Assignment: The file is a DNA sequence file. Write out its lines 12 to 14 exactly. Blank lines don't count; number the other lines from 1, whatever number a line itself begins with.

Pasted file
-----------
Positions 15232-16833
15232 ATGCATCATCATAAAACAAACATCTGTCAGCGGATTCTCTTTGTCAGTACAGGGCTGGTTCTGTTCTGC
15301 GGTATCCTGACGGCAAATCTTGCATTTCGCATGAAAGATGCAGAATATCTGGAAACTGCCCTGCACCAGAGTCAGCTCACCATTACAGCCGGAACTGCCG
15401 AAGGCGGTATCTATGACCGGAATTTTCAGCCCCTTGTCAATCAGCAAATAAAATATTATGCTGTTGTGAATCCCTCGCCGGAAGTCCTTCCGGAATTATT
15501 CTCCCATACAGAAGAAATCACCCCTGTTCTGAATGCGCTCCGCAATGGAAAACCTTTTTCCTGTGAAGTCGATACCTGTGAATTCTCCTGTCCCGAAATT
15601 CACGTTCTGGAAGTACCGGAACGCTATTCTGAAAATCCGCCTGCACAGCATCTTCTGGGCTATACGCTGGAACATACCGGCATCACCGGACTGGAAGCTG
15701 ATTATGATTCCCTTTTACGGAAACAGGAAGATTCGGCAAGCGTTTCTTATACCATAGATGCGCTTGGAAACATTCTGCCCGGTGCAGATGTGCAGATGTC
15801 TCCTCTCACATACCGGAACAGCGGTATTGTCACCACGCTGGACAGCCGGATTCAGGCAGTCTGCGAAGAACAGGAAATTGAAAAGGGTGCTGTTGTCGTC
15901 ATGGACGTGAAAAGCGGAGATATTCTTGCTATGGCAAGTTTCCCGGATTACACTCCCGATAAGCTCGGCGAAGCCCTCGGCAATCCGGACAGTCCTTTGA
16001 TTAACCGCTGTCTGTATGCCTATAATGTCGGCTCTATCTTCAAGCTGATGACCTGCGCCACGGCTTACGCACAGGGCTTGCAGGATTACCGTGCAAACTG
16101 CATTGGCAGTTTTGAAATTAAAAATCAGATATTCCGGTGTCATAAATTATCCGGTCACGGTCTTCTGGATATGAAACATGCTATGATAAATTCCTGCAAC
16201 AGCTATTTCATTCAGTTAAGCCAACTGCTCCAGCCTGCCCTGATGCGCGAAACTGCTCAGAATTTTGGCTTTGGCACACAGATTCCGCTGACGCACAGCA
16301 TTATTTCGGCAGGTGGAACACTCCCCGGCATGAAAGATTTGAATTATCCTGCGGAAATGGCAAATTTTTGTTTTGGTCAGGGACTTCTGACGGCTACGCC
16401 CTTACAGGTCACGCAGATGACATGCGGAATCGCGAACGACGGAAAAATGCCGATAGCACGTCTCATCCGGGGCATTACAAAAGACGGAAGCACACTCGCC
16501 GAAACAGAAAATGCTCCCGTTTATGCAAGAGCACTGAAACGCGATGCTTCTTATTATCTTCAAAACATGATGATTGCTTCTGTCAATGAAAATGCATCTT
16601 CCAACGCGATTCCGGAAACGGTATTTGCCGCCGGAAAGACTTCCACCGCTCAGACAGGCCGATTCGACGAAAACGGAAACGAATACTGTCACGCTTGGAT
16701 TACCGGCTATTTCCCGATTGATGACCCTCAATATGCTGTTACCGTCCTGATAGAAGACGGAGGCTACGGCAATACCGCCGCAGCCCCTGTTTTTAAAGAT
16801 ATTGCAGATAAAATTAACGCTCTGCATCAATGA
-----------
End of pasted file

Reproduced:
16201 AGCTATTTCATTCAGTTAAGCCAACTGCTCCAGCCTGCCCTGATGCGCGAAACTGCTCAGAATTTTGGCTTTGGCACACAGATTCCGCTGACGCACAGCA
16301 TTATTTCGGCAGGTGGAACACTCCCCGGCATGAAAGATTTGAATTATCCTGCGGAAATGGCAAATTTTTGTTTTGGTCAGGGACTTCTGACGGCTACGCC
16401 CTTACAGGTCACGCAGATGACATGCGGAATCGCGAACGACGGAAAAATGCCGATAGCACGTCTCATCCGGGGCATTACAAAAGACGGAAGCACACTCGCC